Fred and Kathy were married six months later. They headed west for a time, prospecting for uranium at the Four Corners, where Colorado, Arizona, New Mexico and Utah meet. “We found some, not much," says Kathy. They returned to Ohio and settled on a farm near Westerville. Kathy tended to the house and the gardening and kept busy raising three sons and two daughters, while Fred picked up where his father left off, attending to the family business—the LeVeque-Lincoln Tower and a handful of remaining warehouses. (Over the years, Central Ohio residents typically reversed the order and commonly referred to the building as the Lincoln-LeVeque.)
Fred also inherited his father's entrepreneurial spirit. Purchasing the lot at Gay and Front streets, he started Pigeonhole Parking, a novel idea for a parking garage whereby drivers would drop their cars off on the ground floor and a mechanical lift would carry the car, and an attendant, up into the garage.
Gene D'Angelo first met LeVeque at the garage and the two became close friends. “I used to park there," he says. “I'd stand there and talk to Fred while he ran this elevator. It must have been the late '50s or early '60s. It was a sight...an ugly sight, but a sight."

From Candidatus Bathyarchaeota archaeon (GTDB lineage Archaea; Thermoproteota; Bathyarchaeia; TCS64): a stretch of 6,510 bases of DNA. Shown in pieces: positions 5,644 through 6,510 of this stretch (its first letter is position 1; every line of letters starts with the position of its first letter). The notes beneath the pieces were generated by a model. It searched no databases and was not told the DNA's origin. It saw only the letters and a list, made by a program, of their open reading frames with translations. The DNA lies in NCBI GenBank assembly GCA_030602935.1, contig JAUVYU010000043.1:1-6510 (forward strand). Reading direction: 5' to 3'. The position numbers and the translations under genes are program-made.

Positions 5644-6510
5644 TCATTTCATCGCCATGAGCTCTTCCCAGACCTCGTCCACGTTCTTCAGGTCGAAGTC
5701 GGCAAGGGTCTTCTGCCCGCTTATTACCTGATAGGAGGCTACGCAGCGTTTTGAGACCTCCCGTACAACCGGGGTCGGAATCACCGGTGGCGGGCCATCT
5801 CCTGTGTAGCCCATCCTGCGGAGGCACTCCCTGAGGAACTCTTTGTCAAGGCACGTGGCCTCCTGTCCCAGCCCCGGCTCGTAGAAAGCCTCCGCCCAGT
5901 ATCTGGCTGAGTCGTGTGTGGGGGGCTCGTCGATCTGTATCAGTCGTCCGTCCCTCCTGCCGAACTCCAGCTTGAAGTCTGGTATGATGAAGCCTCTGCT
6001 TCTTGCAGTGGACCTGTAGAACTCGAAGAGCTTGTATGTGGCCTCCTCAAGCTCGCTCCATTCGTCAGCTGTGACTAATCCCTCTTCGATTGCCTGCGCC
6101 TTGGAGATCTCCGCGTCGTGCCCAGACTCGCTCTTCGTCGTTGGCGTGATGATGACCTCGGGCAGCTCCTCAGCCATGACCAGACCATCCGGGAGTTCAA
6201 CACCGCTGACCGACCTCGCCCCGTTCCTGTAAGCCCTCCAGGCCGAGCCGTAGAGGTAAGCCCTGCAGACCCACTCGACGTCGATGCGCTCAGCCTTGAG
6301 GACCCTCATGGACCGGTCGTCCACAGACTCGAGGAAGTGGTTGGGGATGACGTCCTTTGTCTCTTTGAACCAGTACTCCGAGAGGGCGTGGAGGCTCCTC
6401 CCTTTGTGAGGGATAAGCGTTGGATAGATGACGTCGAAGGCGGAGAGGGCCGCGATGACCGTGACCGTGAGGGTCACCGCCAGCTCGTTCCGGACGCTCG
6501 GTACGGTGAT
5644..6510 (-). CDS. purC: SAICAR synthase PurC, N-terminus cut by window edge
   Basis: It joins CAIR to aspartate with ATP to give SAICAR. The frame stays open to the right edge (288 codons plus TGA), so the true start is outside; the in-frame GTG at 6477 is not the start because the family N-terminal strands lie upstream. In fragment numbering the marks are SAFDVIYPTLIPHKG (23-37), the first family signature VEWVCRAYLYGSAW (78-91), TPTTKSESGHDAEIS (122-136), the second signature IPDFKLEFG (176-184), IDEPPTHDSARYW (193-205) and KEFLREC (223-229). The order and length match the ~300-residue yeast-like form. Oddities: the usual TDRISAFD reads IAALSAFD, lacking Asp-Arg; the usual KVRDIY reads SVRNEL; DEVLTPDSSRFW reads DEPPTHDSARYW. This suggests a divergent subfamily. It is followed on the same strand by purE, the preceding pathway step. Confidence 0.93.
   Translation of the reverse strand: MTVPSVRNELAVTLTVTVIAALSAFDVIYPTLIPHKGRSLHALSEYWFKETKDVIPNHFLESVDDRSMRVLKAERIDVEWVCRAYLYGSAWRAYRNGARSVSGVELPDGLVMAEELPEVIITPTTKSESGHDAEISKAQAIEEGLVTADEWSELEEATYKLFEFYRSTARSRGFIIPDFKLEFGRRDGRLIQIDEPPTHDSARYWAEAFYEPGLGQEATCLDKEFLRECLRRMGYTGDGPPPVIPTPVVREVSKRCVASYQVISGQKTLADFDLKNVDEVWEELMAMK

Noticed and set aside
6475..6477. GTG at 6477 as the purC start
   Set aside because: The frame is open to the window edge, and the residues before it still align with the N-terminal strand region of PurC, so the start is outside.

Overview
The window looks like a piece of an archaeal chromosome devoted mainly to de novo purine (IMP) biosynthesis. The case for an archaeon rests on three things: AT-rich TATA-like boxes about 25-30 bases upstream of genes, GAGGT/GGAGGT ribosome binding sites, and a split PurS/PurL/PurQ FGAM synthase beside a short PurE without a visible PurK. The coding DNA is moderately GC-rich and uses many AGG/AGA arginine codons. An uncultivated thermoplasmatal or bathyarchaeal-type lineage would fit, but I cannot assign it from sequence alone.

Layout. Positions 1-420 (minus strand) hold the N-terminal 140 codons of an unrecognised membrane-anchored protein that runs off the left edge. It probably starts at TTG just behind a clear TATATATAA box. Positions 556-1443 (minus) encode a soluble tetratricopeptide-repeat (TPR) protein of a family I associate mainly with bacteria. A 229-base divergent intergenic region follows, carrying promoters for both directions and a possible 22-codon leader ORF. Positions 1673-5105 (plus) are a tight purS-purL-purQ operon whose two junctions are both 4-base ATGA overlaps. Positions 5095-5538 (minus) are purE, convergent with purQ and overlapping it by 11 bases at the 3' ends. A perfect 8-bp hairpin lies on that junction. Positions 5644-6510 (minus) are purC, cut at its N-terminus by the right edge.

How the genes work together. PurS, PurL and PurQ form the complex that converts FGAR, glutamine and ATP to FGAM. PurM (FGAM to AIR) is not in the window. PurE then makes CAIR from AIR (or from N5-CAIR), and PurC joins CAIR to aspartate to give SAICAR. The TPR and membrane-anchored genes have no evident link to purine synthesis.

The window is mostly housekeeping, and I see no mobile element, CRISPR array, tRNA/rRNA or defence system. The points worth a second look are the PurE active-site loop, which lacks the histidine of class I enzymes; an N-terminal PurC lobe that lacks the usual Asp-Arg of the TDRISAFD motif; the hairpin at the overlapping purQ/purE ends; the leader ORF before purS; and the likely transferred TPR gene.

Eventually LeVeque ditched the lift, installed paved ramps and renamed his company Tower Parking. Soon there were Tower Parking lots all over the Downtown area. “The parking was the cash cow," says Kathy. "It always bailed us out."
On Saturday, Jan. 25, 1975, Fred LeVeque was invited to accompany Dispatch publisher Edgar Wolfe and prominent Columbus attorney Carlton Dargusch to Washington, D.C., where the three would be guests of U.S. Sen. Robert Taft at a social function. Just five miles from Washington's National Airport, the Wolfe Enterprises twin-engine struck a broadcast tower on the American University campus and plunged to the ground, killing everyone aboard.